Luis Cristovao is a Sports Commentator and Sports Writer at Eleven Sports Portugal, Radio Antena 1, SIC Notícias, Expresso and Eurosport Portugal and prepares Scouting reports on football teams around the world.
With experience commentating on some of the biggest games and tournaments in the world, Luis shares his journey behind the mic in this conversation with Sportageous
Zushan Hashmi: You do a wide range of things in relation to football, tell me a little bit about them?
Luis Cristovao: I’m working in television and radio, essentially within football commentary. I started working on football blogs in 2010, and after that, I have worked in this space for almost ten years now.
How did you get involved in football commentary and broadcasting?
I had previously worked with a Youtube channel, providing commentary for basketball games and, in 2015, when Eurosport bought the rights to broadcast the MLS in Portugal, I used my knowledge about the league to try to find my place there. I gave it a shot, and it started there.
You have been on the commentary team for various outlets in several different tournaments and competitions, what has that experience been like?
Nothing short of great. I have already been in a Champions League final, a Portuguese Cup final, in different games from the Portuguese League, yet I always find some kind of pleasure to be working on football.
What are some of the key skills that one needs to develop to become a commentator?
You need to watch a lot of games, to study other commentators and most importantly, to try to have your own voice.
Then, you need to understand the game and you need to learn what the public is expecting from you.
It’s a very public job, so you have to like it. Plus, you have to be a good multitasker. So, that is quite challenging too.
What have been some of the highlights of your commentary and broadcasting career?
The Champions League final in Madrid, for sure. But, some years ago, I was able to commentate for a game with my home team for a national radio show, which was very impactful for me, personally.
You also run a football podcast, tell me a little bit about that?
Yes, I started it when I was only doing MLS on TV, with a friend who was preparing himself to become a coach.
We wanted to show how we could use our knowledge to propose a different language on talking about football. It went very well. I’ve grown a lot professionally since then, as he did too (he’s working in a major European team now).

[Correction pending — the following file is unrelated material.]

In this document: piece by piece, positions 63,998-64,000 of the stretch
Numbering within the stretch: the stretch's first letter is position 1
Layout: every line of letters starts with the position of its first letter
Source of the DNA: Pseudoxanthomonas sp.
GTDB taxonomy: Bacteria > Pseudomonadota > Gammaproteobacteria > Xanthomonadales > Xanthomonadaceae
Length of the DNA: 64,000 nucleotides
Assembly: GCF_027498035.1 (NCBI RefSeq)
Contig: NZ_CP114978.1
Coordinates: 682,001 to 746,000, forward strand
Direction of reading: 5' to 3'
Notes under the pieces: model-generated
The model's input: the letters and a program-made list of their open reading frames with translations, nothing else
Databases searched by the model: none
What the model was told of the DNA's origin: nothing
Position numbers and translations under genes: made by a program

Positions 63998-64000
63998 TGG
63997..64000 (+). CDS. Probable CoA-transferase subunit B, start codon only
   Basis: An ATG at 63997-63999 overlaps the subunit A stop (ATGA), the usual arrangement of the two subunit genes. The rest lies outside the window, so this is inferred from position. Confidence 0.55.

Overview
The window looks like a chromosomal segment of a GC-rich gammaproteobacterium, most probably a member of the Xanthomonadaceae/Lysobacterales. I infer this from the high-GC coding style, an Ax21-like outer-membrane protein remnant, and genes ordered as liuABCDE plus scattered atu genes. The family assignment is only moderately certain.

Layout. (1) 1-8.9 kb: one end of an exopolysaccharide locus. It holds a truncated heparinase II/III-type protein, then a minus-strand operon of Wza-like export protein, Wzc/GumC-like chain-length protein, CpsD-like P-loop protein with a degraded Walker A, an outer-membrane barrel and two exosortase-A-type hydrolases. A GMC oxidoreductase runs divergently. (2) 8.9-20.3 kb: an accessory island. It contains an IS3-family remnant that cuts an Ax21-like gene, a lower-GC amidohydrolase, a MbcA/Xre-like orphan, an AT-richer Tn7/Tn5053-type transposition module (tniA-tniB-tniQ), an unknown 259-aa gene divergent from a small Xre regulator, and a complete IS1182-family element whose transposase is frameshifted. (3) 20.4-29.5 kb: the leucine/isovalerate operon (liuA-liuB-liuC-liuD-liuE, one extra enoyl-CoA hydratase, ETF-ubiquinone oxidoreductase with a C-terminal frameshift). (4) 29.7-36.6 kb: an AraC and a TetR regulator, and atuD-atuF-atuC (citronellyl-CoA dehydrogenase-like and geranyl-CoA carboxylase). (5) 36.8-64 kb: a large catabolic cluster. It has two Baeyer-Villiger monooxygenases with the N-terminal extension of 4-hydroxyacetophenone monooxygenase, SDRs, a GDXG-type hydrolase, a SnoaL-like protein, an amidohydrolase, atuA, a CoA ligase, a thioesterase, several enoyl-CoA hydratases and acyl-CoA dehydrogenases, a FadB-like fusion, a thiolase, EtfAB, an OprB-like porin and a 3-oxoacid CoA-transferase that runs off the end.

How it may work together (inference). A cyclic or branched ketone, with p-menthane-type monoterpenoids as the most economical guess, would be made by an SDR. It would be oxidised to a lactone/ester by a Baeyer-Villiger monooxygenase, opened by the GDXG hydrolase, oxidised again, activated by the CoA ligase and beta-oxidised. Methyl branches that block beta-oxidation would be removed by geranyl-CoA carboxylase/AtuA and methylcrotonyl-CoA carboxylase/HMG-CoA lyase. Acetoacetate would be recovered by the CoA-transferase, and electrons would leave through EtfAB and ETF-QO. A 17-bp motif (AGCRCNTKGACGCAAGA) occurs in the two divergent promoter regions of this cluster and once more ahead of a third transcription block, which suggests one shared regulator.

Let’s talk a bit about Portuguese football. Prior to Cristiano Ronaldo, there were several players that represented Portugal from the perspective of ‘brand image’, however with his meteoric rise to the top of the game, he has arguably been the strongest brand for Portuguese football. Now that he is nearing the end of his career, what is in store for Portuguese football?
I think we are entering the best times in Portuguese football, to be honest.
We now have Bernardo Silva, Bruno Fernandes & Joao Felix, who are the main players to take over from Cristiano Ronaldo. And for every position in the 11, we now have top choices and I think the future is bright for our national team.
Who are some of the up and coming players in Portugal?
Diogo Leite, Fábio Silva, Tiago Dantas, and probably a lot of Under 20’s who will be well known to everybody in the near future.
What will be required to refresh the ‘brand’ of Portuguese football?
I think that the National Team is working very well. We need the Football League to refresh their image, working for a better brand internationally.
People know Portuguese teams from the UEFA competitions, so I think there is room to have the Portuguese League available on local TVs in more countries than it is available now.
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Do you think the current pandemic and lockdown will bring changes to football as we know it? If so, what?
We’ll have less money for transfers, less money for salaries and that will be a big change. Everybody will need to refresh the way they’re working and thinking about the game.
How are people across the football industry dealing with the current pandemic and maintaining their careers? Such as yourself?
We are almost all freelancers, so it isn’t easy. We need games to be back so we can earn our livelihood. For many I know, it’s been very challenging to go two months without income.
Who are some of your all-time favourite players and why?
It isn’t easy to choose one. But Eric Cantona, for what he played and for what he represented as a thinker, it’s probably my favourite.
And your favourite football moment?
Seeing my home team Torreense (who play in 3rd League) beat FC Porto (the National Champions) in a Cup match, back in 1999.
What would you say to young people who want to get involved in the wider football business but also broadcasting and commentary?
See all the games you can, listen to as much commentary as possible and study it. Find a way, be it through a blog or podcast, to develop your way of doing things.
Any other thoughts or comments?
Thanks for the interest in what I do and I hope your website can grow and reach a lot of people who want to work in this area.